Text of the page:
Chamomile: Toxic to dogs, cats, and horses.
Grass: “But my dog/cat eats grass all the time! It’s what dogs/cats do!” And usually it’s fine — unless, says Wilde, “it’s sprayed with pesticides.” Natural grass is okay, she says. But if you don’t know what the lawn guy put on the grass, don’t let your pets nibble it.
Hyacinths: Not just the bulbs; the rest of the plant is poisonous as well.
Lilies: Bruce Silverman, VMD of Chicago, IL deems lilies “probably the most common natural toxin I see ingested by cats.” Lilies “are toxic to a cat’s kidneys after a cat licks or chews on any part of the plant or flower,” Silverman says, and the cat will need IV fluids and other professional care “to try to get the kidneys back into healthy condition.”
Poinsettias: Now that the holidays are over, poinsettias pose less of a danger, but some folks do replant them outdoors.
OTHER OUTDOOR AGENTS
Insects: Often harmless, but Dr. Silverman relates a funny story about dogs and cicadas: “A few years ago half the dogs in the Chicago metro area went crazy scarfing down cicadas during their 13-year-cycle. Between the diarrhea and vomiting, and the twisted ankles from all the dogs jumping into the air to catch the cicadas mid-flight, the veterinary community had its hands full.” The occasional moth shouldn’t be a problem, but if your pet is snacking on a pile of bugs — or you live in an area with poisonous spiders — keep an eye on any bug snacking.
Rock salt: De-icing salt can cause burning and cracking to paws. If it gets stuck between your pet’s toes and he licks his feet to work it loose, it could irritate his stomach. If your pets go outdoors (and cats generally shouldn’t), add a quick paw rinse to your wintertime post-walk routine, and check the animal’s feet to make sure uncomfortable boluses of salt or dirt haven’t gotten trapped.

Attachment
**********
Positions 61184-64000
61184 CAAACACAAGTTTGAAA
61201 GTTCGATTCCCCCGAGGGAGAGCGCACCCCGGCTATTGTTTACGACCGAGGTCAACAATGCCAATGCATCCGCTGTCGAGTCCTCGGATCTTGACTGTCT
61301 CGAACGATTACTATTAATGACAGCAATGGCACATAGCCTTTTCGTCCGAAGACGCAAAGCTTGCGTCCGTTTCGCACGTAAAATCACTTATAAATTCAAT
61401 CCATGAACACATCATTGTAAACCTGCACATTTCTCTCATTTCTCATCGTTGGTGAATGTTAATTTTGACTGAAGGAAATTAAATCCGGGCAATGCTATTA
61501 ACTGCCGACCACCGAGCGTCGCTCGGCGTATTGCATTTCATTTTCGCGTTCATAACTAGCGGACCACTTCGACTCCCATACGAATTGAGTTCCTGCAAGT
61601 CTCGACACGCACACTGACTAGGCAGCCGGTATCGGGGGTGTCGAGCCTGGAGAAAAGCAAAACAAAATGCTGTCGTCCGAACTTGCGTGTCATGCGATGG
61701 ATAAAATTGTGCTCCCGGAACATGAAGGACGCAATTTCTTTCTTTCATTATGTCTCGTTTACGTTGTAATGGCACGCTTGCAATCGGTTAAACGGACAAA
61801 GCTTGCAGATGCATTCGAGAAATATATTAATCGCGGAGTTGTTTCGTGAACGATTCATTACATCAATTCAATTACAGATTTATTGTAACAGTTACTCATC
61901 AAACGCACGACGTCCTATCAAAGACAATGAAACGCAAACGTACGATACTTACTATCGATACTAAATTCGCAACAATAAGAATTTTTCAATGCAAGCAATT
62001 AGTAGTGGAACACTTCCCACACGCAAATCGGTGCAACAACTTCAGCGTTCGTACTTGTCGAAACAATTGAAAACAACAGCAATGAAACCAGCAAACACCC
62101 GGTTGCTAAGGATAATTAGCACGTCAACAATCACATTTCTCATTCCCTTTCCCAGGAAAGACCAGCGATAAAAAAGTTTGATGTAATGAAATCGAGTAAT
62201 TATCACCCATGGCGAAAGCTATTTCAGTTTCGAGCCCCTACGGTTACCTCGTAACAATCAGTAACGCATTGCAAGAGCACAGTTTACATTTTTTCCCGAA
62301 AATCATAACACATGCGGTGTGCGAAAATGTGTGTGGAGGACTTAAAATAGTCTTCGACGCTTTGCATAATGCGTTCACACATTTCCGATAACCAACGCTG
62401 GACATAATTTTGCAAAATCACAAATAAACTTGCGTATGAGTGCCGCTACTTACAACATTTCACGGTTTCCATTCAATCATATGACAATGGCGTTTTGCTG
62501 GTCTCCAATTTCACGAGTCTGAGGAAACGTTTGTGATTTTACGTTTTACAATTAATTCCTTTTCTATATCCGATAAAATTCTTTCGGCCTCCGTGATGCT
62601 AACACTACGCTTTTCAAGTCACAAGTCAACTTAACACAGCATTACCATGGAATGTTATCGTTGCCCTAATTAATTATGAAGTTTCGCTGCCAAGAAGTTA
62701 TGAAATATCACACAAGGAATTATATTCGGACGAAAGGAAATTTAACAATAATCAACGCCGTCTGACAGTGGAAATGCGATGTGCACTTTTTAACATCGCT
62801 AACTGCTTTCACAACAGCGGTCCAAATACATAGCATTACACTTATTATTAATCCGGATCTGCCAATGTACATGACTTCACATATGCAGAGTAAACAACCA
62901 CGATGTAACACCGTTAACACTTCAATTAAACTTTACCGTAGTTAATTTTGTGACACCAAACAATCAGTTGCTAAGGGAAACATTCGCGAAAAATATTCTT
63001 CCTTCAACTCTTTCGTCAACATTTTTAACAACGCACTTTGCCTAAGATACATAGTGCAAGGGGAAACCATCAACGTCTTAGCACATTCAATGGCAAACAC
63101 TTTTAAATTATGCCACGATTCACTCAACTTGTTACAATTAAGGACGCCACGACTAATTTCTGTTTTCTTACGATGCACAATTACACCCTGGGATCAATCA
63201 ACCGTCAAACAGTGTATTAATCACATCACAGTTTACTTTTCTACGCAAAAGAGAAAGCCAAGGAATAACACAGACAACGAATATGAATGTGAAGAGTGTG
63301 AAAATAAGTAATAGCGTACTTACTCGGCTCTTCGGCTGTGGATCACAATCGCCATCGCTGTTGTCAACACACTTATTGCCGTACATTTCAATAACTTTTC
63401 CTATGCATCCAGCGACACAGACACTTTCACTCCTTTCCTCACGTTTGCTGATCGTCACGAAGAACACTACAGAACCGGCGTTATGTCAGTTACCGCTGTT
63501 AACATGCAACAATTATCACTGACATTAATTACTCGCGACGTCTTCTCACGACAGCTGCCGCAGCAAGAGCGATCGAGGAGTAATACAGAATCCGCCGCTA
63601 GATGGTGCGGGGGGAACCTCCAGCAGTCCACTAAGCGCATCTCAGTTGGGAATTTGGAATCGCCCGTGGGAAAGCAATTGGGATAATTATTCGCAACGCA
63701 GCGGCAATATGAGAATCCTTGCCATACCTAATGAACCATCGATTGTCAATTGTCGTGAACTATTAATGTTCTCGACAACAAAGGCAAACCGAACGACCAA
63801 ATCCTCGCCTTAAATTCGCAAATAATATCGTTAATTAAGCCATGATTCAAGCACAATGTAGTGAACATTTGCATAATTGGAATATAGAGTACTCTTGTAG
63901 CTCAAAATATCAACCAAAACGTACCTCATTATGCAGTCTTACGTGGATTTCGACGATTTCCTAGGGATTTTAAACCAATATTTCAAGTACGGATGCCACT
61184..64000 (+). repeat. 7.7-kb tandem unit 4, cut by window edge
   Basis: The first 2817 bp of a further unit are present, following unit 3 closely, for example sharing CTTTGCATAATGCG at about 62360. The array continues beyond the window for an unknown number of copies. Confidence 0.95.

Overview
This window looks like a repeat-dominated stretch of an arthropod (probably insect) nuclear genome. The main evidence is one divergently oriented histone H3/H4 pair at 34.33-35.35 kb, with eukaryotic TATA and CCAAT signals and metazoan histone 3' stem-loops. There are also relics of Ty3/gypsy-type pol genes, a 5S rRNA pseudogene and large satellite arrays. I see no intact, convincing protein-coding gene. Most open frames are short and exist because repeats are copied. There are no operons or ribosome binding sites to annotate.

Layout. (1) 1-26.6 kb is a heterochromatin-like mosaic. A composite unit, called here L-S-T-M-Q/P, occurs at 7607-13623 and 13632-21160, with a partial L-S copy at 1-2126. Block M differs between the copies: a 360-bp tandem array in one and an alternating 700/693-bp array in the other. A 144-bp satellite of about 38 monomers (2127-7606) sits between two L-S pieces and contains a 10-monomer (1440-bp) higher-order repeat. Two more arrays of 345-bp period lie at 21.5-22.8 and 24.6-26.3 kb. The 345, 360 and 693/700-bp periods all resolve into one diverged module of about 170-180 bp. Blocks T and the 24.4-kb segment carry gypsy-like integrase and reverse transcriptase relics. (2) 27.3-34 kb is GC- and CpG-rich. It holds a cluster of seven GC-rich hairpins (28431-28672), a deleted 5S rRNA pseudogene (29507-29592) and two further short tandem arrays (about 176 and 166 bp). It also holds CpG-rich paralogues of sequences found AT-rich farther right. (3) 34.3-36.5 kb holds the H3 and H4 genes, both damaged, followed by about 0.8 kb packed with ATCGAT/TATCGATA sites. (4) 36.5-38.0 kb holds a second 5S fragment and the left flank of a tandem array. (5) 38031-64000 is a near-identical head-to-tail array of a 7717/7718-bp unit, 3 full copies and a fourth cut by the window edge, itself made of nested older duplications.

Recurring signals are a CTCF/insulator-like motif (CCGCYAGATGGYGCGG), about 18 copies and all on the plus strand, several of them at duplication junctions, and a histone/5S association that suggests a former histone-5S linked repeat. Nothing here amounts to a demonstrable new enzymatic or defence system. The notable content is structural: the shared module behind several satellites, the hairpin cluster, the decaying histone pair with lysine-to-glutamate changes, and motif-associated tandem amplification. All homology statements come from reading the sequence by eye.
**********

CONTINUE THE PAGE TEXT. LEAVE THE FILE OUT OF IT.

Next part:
COFFEE, BOOZE, AND CIGARETTES
Alcohol: “Some people think it’s cute or funny for a pet to drink, i.e. a beer, not realizing alcohol is toxic to both cats and dogs,” Wilde says.
Caffeine: Could cause collapse and seizures, among other symptoms, in pets.
Nicotine: Smoking kills — secondhand smoke is bad for pets, too — and nicotine in any form, whether cigarettes, patches, or gum, can cause heart and respiratory failure in pets.
Acetaminophen, ibuprofen, prescription drugs, and medications intended for use by humans should never be given to pets. Topical preparations for humans — sunscreen; bug repellent; rubbing alcohol, e.g. — should also be kept well out of their reach.
And drugs and medicines that are intended for your furry friends should be administered as directed. Do not borrow prescriptions from friends, or freelance the dosage; do as your vet advises, and if you aren’t sure how to give a medication, call and ask.
SYMPTOMS TO WATCH FOR
Panting or shallow breathing
If your pet doesn’t display these symptoms, but you saw the cat nibbling a daffodil or the dog is behaving oddly after digging in the trash, don’t take chances. Call your vet, an emergency-care clinic, or an animal poison-control hotline (here’s the ASPCA’s) right away.
By Sarah D. Bunting
Thanks Sarah 🙂